Dispute at Conisborough Cliff Works – Quarrymen’s Strike

January 1935

Mexborough and Swinton Times November 1

Quarrymen’s Strike
Dispute at Conisborough Cliff Works

A large proportion of the employees at the lime quarries at Butterbusk of the Conisborough Cliff Co Ltd were involved in a strike which was declared at the works on Monday evening

About 60 men, who reside in Conisborough, Denaby, Edlington and Doncaster “came out”

The men’s grievance was that the company, they alleged, had refused to consider or allow negotiations in respect of an application for an increase in wage rates for piece work  made by the men’s organisation, the National Union of General and Municipal Workers, on their behalf on September 27. Letters have since passed between management and union but no meeting was arranged. The application effects the men in numbers one and two quarries, believed to total about 50

Peaceful picketing took place on Tuesday, and during the morning the strikers, at a meeting at Three Horse Shoes Hotel, Conisborough were addressed by Alderman Fred Marshall, of Sheffield and Mr R.M.Stevenson of Doncaster

The meeting was held in private and lasted nearly 2 hours. At the close Mr Stevenson inform the Press that the men had unanimously agreed to continue the strike into the management of negotiations on the wage increase question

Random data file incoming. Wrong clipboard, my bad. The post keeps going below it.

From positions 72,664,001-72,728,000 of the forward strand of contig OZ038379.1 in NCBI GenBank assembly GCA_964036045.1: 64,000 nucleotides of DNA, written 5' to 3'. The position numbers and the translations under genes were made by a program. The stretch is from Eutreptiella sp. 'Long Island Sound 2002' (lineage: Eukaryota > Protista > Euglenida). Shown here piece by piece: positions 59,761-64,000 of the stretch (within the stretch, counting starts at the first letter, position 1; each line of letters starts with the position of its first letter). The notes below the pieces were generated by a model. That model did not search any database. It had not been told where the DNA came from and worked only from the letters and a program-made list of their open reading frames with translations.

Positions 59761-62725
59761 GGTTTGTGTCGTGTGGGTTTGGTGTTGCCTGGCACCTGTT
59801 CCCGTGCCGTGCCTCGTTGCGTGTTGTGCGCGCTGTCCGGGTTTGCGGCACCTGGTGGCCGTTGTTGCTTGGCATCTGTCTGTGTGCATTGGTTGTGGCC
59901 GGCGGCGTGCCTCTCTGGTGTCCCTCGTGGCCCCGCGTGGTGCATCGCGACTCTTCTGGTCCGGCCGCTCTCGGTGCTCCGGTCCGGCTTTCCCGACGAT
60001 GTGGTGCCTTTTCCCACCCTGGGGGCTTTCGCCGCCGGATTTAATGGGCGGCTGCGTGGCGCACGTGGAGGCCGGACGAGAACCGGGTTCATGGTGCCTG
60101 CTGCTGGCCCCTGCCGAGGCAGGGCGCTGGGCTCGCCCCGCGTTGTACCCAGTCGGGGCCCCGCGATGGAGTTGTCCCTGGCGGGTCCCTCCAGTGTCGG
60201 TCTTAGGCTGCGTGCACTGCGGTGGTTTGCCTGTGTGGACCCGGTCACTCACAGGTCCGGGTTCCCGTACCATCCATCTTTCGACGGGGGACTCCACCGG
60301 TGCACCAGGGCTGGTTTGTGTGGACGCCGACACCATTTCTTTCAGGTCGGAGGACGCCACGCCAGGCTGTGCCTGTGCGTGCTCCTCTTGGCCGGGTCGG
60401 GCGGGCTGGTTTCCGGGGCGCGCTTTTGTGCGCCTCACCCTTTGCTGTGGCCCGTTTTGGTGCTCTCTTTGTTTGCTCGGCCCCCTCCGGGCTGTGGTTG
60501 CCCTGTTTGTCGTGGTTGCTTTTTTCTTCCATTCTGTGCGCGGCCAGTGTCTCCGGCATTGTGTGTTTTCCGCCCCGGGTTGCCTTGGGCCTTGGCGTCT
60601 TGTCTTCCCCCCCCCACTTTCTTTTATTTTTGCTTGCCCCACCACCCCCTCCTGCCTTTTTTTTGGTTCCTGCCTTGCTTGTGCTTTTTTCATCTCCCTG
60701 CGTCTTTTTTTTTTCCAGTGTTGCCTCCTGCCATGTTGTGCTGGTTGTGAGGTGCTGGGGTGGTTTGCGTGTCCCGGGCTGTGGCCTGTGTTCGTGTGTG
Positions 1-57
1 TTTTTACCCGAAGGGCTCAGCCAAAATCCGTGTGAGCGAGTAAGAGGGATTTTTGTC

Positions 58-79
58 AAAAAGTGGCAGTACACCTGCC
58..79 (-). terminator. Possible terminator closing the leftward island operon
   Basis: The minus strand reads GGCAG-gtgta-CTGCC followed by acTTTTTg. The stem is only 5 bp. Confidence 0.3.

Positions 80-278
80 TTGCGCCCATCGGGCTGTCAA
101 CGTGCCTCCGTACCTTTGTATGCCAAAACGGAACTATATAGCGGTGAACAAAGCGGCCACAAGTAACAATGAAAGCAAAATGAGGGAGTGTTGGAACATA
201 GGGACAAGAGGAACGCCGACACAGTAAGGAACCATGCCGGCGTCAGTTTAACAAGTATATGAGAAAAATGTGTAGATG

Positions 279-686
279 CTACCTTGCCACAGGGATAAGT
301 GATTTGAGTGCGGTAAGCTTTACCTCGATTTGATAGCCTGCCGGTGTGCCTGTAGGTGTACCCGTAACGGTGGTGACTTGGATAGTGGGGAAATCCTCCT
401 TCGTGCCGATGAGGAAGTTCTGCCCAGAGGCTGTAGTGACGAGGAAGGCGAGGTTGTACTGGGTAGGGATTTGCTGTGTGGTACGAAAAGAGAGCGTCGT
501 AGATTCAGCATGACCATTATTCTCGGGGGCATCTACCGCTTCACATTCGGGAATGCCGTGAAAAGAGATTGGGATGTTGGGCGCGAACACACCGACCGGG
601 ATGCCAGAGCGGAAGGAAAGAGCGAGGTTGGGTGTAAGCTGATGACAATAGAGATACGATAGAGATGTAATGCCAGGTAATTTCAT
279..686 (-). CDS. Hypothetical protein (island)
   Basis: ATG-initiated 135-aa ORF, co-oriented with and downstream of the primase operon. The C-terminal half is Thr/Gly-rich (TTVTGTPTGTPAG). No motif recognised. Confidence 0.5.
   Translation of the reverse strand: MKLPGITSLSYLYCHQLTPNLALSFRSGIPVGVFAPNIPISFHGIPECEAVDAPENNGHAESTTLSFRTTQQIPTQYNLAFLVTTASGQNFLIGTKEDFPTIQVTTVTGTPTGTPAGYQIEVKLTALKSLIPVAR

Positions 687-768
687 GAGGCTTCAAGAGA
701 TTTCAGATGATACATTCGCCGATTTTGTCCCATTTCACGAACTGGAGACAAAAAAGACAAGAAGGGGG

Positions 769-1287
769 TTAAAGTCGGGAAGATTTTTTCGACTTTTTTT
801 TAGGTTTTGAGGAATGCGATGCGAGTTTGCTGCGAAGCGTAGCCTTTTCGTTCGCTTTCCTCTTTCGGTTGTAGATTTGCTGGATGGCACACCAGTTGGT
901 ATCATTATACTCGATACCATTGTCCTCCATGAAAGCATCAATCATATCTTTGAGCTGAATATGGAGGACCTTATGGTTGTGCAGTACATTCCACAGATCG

Ald Marshall told a “times” reported that in his address to the men he had described the company’s alleged attitude in refusing to meet the union on the matter as “antiquated” and at least hundred years out of date

About 50 men were present at the meeting

It is reported that a number of non-unionists struck in sympathy. These non-units were invited, it is alleged, when they arrived at the quarries on Tuesday morning, to perform work ordinarily done by the strikers, but refused unless the quarries this

Mr J Middleton Walker, secretary and general manager of the Cliff Company told our reporter the cause of the dispute was “recognition of the Union”

A Temporary Settlement

On Wednesday representatives of the Union met representatives of the company and a temporary settlement was negotiated. The terms of the settlement were communicated to the men yesterday by Ald Marshall and Mr Stevenson, both of whom adviser meant that set the tone resume work. The men agreed and work will be resumed this morning (Friday)